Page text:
THERE'S good news and bad news for you this week, if you're a planet spotter.

The good news is that there are four naked eye planets in the sky at the moment! The bad news? You'll have to get up before dawn to see all but one of them.

Venus is the brightest of the four, by a long way, and it can be seen blazing high and bright in the south west as soon as darkness begins to fall around 6.30pm.

It is so bright it is easy to see even from a light polluted town-centre. But, if you can see it from somewhere dark, out in the countryside or even just from a lay-by up the road, it looks stunning.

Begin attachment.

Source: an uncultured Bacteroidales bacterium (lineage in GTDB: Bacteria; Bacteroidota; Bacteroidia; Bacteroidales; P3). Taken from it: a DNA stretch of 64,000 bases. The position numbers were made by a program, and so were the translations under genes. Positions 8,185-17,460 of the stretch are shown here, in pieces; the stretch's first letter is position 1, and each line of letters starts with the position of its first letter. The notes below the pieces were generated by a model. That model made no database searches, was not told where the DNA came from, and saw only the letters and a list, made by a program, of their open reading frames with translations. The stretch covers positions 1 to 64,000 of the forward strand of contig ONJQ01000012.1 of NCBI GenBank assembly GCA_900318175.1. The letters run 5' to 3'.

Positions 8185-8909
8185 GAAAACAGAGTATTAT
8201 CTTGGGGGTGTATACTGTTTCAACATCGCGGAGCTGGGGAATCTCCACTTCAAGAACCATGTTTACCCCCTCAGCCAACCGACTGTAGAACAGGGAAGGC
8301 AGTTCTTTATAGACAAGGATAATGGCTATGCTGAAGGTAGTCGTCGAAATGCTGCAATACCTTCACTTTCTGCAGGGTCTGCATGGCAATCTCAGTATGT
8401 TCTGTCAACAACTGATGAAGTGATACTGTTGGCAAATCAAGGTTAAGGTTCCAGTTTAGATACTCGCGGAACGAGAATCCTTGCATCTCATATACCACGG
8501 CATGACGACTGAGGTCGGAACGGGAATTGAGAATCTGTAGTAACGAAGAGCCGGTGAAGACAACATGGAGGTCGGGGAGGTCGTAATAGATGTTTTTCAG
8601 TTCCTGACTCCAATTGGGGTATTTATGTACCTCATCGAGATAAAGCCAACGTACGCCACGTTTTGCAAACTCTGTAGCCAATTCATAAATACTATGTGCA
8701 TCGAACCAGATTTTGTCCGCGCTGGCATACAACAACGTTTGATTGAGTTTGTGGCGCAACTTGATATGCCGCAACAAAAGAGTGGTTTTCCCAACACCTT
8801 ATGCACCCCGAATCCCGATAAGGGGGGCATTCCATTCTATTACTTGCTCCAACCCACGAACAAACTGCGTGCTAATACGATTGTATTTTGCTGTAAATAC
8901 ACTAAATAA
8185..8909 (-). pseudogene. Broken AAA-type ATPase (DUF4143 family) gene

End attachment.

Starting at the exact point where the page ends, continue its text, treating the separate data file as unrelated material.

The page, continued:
At the other end of the day, Mars, Jupiter and Saturn can all be seen low in the south-east before sunrise, close together in a diagonal line that points down towards the horizon from the upper right. Highest and farthest right is orange-hued Mars, which is nowhere near as bright as Venus but is still an easy naked eye object.

To Mars' lower left lies Jupiter, much brighter and more of a blue-white color than Mars. Down to Jupiter's left, and closest to the horizon of the three, Saturn looks like a golden-white star, brighter than Mars but fainter than Jupiter.

If you had a powerful telescope you'd actually be able to see Pluto halfway between Mars and Saturn. But it is much too faint for the naked eye.